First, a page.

Christine Sorensen, president of the BC Nurses’ Union addresses a crowd. (Black Press files)

BC VIEWS: Action needed on healthcare workplace violence

While we’ve been talking about it, the number of B.C. victims has only grown

It is a scary fact that those who we count on most for our care are also the most likely to be victims of our abuse.

And yet that is the case with healthcare workers.

A stack of studies has shown that frontline professionals like nurses and care aides face workplace violence on a scale higher than any other sector.

We don’t have to look far to find support for that research.

Six weeks ago an Abbotsford nurse suffered a broken jaw and shattered cheek bone after a patient smashed an exercise weight into her face.

Information gleaned by the Abbotsford News shows she wasn’t the first. A 2015 internal risk assessment obtained by The News found that 75 per cent of staff working at Abbotsford Regional Hospital’s emergency department said they were assaulted within the past year.

Those numbers are consistent with other studies. In June of this year the House of Commons released a report from the Standing Committee on Health Care. It concluded that healthcare workers were four times more likely to experience workplace violence than in any other profession.

And it’s getting worse, not better, says the B.C. Nurses Union. Between 2014 and 2018 the number of violent incidents reported at health care workplaces jumped 52 per cent.

“On average,” said BCNU president Christine Sorensen, “26 nurses per month suffer a violent injury at work in B.C.”

That’s nearly one a day.

And that may be just part of the story. According to the Canadian Centre for Occupational Health and Safety, most of the cases of workplace violence go unreported, partly because of a perception that physical and verbal abuse is “part of the job.”

The reasons for the violence are complex, but most of us would agree that assault should not be part of any job.

Certainly the pressure on our health care system is a major factor – ask anyone who has spent time waiting in an emergency department.

Changing demographics, rising incidents of addiction and attendant mental health issues, along with the very tense and emotional environment of a hospital are all factors.

But they are not excuses.

No one should go to work fearing they may suffer a life-altering injury because of violence.

Solutions so far, however, have been elusive.

Workplace BC is now mandating health care employers conduct “violence risk assessments” with the goal of amassing data to develop a comprehensive strategy.

The BCNU says its members have seen success at two busy care facilities where security has been beefed up. The union is calling on the government to have properly trained security staff at more hospitals.

The provincial government, meanwhile, is promising more action (although it hasn’t said what).

And the Standing Committee on Health Care is offering nine recommendations, ranging from changes to the Canadian Criminal Code, to funding for public awareness, research and upgrades to healthcare infrastructure.

For frontline health care workers, the attention is no doubt welcome.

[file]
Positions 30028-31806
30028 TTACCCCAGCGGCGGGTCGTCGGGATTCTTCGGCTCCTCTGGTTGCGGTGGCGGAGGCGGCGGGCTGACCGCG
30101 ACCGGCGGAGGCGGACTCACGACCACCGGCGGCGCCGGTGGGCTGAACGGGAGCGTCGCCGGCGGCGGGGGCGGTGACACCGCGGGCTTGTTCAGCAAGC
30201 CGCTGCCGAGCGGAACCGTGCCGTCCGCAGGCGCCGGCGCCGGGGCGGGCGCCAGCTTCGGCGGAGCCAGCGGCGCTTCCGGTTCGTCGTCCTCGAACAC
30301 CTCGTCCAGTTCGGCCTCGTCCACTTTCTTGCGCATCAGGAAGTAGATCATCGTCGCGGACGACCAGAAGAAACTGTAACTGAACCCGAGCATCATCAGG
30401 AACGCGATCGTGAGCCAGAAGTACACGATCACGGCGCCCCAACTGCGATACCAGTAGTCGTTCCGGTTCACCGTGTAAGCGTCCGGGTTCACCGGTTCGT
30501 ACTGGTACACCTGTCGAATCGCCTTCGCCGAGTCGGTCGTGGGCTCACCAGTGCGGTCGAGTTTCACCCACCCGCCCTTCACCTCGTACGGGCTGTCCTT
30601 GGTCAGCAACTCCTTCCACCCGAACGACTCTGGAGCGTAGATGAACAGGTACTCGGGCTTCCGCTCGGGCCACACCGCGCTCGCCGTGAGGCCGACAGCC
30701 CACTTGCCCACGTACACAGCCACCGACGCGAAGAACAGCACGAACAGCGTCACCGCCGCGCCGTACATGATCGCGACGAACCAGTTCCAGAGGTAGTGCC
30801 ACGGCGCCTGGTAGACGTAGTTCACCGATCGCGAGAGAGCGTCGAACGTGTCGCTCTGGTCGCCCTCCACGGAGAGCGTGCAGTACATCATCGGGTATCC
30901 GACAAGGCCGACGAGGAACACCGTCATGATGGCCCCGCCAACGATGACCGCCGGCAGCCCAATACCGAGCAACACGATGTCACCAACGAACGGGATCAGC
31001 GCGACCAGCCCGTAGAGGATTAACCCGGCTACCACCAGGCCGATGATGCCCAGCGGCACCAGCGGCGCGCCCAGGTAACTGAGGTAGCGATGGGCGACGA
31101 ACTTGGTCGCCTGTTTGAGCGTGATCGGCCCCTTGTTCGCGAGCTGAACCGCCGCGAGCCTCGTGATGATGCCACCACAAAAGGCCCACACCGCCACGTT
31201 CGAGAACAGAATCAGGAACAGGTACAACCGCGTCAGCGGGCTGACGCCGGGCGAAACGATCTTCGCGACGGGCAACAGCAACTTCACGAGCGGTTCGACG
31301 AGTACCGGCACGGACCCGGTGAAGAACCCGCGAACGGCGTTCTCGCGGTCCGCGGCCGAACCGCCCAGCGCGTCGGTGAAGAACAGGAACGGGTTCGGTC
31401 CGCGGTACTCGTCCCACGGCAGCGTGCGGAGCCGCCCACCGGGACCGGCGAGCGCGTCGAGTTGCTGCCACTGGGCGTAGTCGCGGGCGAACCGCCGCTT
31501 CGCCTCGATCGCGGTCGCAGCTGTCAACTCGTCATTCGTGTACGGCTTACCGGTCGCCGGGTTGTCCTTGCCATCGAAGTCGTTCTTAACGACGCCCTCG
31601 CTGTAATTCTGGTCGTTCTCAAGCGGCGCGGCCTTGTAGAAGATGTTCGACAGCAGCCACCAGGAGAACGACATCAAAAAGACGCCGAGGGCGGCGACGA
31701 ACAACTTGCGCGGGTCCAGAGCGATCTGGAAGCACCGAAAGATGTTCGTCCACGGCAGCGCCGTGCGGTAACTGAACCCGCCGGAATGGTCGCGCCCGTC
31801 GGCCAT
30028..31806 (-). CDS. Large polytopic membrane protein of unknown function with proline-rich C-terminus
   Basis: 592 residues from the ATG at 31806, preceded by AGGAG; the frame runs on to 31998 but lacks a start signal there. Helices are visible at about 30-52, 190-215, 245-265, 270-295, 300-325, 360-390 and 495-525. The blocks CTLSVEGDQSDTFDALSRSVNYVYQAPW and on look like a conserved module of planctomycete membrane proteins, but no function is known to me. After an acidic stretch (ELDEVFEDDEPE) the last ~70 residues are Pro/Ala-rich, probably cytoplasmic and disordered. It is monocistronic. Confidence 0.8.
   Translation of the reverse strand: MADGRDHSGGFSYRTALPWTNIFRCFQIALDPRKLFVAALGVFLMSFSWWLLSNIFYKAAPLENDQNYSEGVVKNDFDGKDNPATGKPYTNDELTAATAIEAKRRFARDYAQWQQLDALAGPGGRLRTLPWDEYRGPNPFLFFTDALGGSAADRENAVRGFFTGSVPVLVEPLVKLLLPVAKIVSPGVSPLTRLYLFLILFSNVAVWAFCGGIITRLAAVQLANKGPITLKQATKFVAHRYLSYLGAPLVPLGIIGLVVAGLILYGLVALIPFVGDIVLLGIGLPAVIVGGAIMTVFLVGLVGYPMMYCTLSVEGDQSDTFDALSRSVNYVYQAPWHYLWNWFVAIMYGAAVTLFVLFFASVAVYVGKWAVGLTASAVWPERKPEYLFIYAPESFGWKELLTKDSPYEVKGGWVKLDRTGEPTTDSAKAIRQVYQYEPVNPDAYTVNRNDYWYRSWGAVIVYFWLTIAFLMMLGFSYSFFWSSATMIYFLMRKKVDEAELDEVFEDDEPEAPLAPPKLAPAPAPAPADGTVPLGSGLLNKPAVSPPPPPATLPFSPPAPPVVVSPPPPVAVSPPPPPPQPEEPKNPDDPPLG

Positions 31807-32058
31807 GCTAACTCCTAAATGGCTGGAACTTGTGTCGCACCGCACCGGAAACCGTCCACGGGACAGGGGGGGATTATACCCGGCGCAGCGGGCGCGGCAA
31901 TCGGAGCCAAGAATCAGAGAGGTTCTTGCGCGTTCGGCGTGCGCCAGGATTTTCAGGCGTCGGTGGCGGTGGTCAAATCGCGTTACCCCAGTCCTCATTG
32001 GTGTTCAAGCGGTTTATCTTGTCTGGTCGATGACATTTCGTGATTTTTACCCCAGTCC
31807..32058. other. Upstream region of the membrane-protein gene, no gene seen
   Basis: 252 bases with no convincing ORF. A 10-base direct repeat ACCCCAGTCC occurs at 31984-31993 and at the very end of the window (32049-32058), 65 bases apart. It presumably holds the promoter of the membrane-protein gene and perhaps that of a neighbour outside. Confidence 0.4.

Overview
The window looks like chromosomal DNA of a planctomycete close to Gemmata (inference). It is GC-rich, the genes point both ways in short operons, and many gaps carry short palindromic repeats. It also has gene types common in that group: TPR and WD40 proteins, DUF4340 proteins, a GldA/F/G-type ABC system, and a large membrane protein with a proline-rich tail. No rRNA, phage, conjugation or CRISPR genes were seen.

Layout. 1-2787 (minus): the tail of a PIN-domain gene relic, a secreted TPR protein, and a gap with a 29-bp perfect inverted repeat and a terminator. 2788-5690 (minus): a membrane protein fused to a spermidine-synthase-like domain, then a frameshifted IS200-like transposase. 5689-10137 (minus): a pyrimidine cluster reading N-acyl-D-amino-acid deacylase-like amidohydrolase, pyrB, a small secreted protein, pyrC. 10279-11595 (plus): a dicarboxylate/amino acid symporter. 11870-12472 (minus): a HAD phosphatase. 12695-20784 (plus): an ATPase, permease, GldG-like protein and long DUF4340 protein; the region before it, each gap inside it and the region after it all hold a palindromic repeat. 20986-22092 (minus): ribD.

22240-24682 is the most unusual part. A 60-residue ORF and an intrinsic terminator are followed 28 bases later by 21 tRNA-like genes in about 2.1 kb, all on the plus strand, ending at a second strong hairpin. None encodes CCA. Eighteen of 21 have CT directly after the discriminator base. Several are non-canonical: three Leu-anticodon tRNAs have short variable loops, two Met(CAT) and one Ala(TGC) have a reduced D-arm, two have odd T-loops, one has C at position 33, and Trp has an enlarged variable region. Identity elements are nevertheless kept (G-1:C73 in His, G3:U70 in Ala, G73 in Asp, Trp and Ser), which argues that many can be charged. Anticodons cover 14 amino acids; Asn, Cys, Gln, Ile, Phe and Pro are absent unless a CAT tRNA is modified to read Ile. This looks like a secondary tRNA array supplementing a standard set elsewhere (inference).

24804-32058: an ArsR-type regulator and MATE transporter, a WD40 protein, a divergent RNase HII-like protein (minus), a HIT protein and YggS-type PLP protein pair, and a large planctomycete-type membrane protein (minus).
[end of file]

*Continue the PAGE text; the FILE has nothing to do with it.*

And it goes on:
But they need action, not words.

In a detailed study, Statistics Canada concluded this: “These potentially harmful consequences and the pervasiveness of abuse of Canada’s nurses emphasize the importance of staffing and resource adequacy and interpersonal relations among health care providers.”

That report was released 14 years ago.

Greg Knill is a columnist and former Black Press editor. Email him at Greg.Knill@blackpress.ca

Get local stories you won't find anywhere else right to your inbox.
Sign up here

Just Posted

NDP wants Chilliwack-Kent MLA removed from BC Liberal caucus for alleged homophobia

BC Liberal leader, some MLAs apologize for Christian magazine ads but Laurie Throness doubles down

Upper Fraser Valley RCMP re-open community policing offices

CPOs have been closed for weeks in response to the COVID-19 pandemic, but re-opened Tuesday

RCMP ask for assistance to find missing Chilliwack man

Raymond Gene Jarvis has been missing since early July

Local poll shows split feelings on COVID-19 vaccine

A little over 50 per cent of participants in informal poll said they are in favour of taking vaccine

Popkum fire chief urges caution after Saturday rescue from Bridal Veil Falls

11-year-old boy was stable, fire chief Walter Roos said, when delivered to a waiting ambulance

Recent surge in COVID-19 cases not unexpected amid Phase Three of reopening: B.C.’s top doc

Keep circles small, wear masks and be aware of symptoms, Dr. Bonnie Henry says

B.C. health officials pleased with likely extension of Canada-U.S. border closure

Health Minister Adrian Dix says the situation is ‘very serious in the United States’

‘Perfect storm’ led to bad year for mosquitos near Fraser River

High river levels and lots of rain meant many eggs hatched this year

South Surrey mom frustrated by city’s response after son, 10, has severe reaction to park grass 

City of Surrey parks manager says ‘potential steps’ to address concern under review

Thousands of dollars of stolen rice traced to Langley warehouse

Police raid seizes $75,000 in ‘commercial scale’ theft case

Children suffer swollen eyes, burns while playing at Lower Mainland spray park

Mission RCMP are investigating incident that injured several children

B.C. NDP changing WorkSafeBC regulations to respond to COVID-19

Employers say reclassifying coronavirus could be ‘ruinous’

Baby raccoon rescued from 10-foot deep drainage pipe on Vancouver Island

‘Its cries were loud, pitiful and heartbreaking,’ Saanich animal control officer says

Statistical flaws led to B.C. wolf cull which didn’t save endangered caribou as estimated

Study finds statistical flaws in an influential 2019 report supporting a wolf cull

Most Read